Section
	Text and Input cells
	BoxSection
		Text and Input cells
		End of BoxSection marker
	Text and Input cells

where the BoxSection could be closed or terminated, and subsequent Text and
Input cells would NOT be part of the BoxSection, but part of the containing
section. The BoxSections would be like boxes in textbooks which contain a
side discussion without interrupting the main flow of material. (Possibly
there could be a way to have manual grouping only in some subsection of a
notebook, but I would much prefer a more versatile automatic grouping
because manual grouping is too subject to abuse.)

I have only looked a little at the Author's Tools application. It does give
information about constructing Help documentation, which I omitted to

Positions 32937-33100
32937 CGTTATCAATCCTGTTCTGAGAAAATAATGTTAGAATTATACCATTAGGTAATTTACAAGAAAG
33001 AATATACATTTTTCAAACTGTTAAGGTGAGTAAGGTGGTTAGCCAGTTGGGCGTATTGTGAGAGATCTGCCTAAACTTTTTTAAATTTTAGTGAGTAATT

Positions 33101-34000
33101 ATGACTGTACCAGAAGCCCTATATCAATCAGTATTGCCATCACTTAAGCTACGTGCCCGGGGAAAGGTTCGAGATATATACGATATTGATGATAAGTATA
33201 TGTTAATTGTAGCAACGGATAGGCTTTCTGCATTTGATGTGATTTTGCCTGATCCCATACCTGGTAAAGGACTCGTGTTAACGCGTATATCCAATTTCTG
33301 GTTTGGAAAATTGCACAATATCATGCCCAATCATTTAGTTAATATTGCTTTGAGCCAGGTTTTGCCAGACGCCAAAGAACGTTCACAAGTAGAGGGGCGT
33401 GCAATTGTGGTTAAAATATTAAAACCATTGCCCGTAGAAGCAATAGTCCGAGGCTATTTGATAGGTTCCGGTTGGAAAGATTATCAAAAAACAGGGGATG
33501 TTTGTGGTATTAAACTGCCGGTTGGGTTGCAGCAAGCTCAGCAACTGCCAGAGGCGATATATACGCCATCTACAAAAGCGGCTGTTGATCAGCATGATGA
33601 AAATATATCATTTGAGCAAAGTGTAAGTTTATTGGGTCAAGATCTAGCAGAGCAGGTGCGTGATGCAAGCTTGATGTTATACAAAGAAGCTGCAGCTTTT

mention in an earlier posting. But otherwise I haven't figured out just what
Author's Tools does for one in the way of constructing better notebooks for
readers. I wish WRI had provided a short elegant example with the
application.

It might also be nice to have the ability to construct stand alone browsers.
Then the categories in the browser would be like the table of contents. In
essence, authors would write Mathematica browsers, in which Mathematica
notebooks formed the various chapters and sections.

I wish that there were better standard notebook styles supplied with
Mathematica. I find many of the standard ones useless. WRI needs to hire
Edward Tufte, or someone equivalent, to design some notebook styles. It
certainly is preferable to use a standard style because then one can count
on readers having it.

I would like to see one more Section level in notebooks. I would like to see
the default to have GroupOpenCloseIcons on all the Section levels - but NOT
on anything else. (Especially not on Input/Output groups.) The triangular
open/close icons are intuitive to new readers - the cell brackets are not. I
would like to see a better balance, actually a smaller range, of font sizes.
In the Default style, for instance, I think the Title font size is much too